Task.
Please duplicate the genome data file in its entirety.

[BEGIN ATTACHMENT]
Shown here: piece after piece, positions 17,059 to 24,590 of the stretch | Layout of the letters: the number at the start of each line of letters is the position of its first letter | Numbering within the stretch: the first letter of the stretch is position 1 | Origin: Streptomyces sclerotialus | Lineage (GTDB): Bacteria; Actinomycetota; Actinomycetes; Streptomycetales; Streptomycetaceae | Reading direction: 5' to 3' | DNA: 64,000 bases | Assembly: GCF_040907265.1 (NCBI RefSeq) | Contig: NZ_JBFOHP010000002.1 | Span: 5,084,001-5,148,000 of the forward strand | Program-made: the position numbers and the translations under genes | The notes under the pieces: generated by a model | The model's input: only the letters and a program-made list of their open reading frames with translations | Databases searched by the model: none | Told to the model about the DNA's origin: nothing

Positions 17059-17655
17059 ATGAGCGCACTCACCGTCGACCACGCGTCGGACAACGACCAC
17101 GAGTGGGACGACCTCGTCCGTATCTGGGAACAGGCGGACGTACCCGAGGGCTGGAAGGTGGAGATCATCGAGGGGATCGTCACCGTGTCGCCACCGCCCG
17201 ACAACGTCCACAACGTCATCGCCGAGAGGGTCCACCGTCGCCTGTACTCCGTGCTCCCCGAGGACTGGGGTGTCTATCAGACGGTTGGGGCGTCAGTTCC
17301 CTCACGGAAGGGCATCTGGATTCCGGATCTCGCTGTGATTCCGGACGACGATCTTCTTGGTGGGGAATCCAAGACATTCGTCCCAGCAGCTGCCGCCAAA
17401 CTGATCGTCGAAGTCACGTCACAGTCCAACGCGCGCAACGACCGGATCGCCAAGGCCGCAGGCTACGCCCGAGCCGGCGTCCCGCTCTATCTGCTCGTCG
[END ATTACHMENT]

Shown here: piece after piece, positions 17,059 to 24,590 of the stretch | Layout of the letters: the number at the start of each line of letters is the position of its first letter | Numbering within the stretch: the first letter of the stretch is position 1 | Origin: Streptomyces sclerotialus | Lineage (GTDB): Bacteria; Actinomycetota; Actinomycetes; Streptomycetales; Streptomycetaceae | Reading direction: 5' to 3' | DNA: 64,000 bases | Assembly: GCF_040907265.1 (NCBI RefSeq) | Contig: NZ_JBFOHP010000002.1 | Span: 5,084,001-5,148,000 of the forward strand | Program-made: the position numbers and the translations under genes | The notes under the pieces: generated by a model | The model's input: only the letters and a program-made list of their open reading frames with translations | Databases searched by the model: none | Told to the model about the DNA's origin: nothing

Positions 17059-17655
17059 ATGAGCGCACTCACCGTCGACCACGCGTCGGACAACGACCAC
17101 GAGTGGGACGACCTCGTCCGTATCTGGGAACAGGCGGACGTACCCGAGGGCTGGAAGGTGGAGATCATCGAGGGGATCGTCACCGTGTCGCCACCGCCCG
17201 ACAACGTCCACAACGTCATCGCCGAGAGGGTCCACCGTCGCCTGTACTCCGTGCTCCCCGAGGACTGGGGTGTCTATCAGACGGTTGGGGCGTCAGTTCC
17301 CTCACGGAAGGGCATCTGGATTCCGGATCTCGCTGTGATTCCGGACGACGATCTTCTTGGTGGGGAATCCAAGACATTCGTCCCAGCAGCTGCCGCCAAA
17401 CTGATCGTCGAAGTCACGTCACAGTCCAACGCGCGCAACGACCGGATCGCCAAGGCCGCAGGCTACGCCCGAGCCGGCGTCCCGCTCTATCTGCTCGTCG